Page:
Taste is a well known but largely underestimated phenomenon. Yet it is one of the factors that has shaped our knowledge and view of art. Why is Rembrandt van Rijn today considered to be one of the greatest painters in European art while Gerard de Lairesse, Rembrandt’s younger contemporary and one of the best-selling painters of his day, is now forgotten?
This book is a systematic and quantitative study of taste. More specifically it focuses on the painters of the seventeenth-century Low Countries and follows the changes in consumer evaluation of them from the seventeenth century up to 2008. Proceeding from the same starting point as Gerald Reitlinger in his monumental The Economics of Taste, it uses the prices paintings have fetched at auction as a basis for tracing trends in the taste of the art-buying public.
Whereas Reitlinger’s approach was rather intuitive, this study develops a sound methodological basis for researching taste and auction prices. It is not only quantitative methods and properties of auction prices that require a specific approach: in historical research quantitative data and analyses are only reliable when they can also be tested against qualitative or historical sources. Based on a statistical analysis, various ‘universal’ painters, such as Rubens and Rembrandt, are defined. In addition, however, specific genres such as landscape, portrait, history painting, and so on are analysed. In the case of eighty-three painters there is sufficient information to allow the profiling of individual price trends. But other quantitative data drawn from the examination of collections or catalogues raisonnés prove an additional source of information when compared with auction prices. This book shows what big data and statistics can mean to our understanding of art.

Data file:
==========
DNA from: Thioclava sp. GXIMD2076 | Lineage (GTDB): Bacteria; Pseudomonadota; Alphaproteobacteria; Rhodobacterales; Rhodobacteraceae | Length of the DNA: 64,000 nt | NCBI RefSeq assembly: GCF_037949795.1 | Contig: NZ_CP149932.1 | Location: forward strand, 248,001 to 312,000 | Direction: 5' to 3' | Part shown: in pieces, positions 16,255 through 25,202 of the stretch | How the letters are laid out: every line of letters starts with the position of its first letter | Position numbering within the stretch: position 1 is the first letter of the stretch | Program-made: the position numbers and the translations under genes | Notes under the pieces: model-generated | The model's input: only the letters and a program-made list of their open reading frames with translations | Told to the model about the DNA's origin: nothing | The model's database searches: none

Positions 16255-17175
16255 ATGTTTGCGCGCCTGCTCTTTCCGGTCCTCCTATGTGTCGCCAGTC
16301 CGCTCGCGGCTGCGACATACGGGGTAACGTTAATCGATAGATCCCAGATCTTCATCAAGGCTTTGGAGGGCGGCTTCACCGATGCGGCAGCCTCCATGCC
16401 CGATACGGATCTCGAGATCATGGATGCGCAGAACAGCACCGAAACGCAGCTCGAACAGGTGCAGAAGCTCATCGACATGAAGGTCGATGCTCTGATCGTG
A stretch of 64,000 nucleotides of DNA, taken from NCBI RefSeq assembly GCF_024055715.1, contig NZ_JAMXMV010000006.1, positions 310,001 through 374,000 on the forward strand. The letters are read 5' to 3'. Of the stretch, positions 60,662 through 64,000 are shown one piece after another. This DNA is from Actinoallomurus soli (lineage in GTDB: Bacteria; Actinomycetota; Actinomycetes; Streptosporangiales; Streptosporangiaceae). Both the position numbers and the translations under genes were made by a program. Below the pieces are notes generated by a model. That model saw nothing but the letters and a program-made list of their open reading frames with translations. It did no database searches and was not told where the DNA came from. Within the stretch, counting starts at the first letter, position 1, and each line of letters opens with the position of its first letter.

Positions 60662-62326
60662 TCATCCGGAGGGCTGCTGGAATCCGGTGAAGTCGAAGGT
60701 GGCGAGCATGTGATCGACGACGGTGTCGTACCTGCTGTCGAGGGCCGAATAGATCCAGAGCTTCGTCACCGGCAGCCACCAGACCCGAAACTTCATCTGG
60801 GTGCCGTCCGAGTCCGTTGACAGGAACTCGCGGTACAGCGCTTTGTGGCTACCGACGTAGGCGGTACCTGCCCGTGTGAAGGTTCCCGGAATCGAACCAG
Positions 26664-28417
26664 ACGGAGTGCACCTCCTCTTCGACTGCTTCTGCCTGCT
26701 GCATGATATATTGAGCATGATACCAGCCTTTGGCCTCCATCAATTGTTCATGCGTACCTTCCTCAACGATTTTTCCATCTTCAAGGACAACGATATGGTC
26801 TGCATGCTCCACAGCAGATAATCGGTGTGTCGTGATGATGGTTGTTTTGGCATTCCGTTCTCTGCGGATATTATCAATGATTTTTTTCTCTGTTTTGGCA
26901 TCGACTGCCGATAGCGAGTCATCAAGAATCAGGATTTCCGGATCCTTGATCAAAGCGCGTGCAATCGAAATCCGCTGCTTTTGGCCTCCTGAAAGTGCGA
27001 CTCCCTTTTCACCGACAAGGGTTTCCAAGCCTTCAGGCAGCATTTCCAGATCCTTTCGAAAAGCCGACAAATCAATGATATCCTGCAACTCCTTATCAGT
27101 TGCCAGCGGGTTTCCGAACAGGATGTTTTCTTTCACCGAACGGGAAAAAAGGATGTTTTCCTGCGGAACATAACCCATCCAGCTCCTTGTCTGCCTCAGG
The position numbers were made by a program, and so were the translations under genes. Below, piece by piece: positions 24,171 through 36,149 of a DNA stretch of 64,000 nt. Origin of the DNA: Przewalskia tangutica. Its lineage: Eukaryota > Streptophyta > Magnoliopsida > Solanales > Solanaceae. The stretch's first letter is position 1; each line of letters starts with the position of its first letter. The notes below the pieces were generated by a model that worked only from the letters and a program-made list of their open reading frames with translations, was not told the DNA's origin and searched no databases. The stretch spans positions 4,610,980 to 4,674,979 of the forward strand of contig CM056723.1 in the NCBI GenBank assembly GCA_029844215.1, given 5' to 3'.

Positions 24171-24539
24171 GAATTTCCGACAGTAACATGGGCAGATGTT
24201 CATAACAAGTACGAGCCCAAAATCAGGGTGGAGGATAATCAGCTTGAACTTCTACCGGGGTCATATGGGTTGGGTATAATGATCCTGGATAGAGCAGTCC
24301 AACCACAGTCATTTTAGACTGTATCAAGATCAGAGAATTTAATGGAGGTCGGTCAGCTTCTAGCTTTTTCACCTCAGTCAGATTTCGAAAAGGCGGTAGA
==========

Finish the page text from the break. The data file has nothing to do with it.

Peter Carpreau studied Art History at the University of Leuven and the Sorbonne Paris IV. Today he is Head of the Old Masters Departement of the M Museum in Leuven.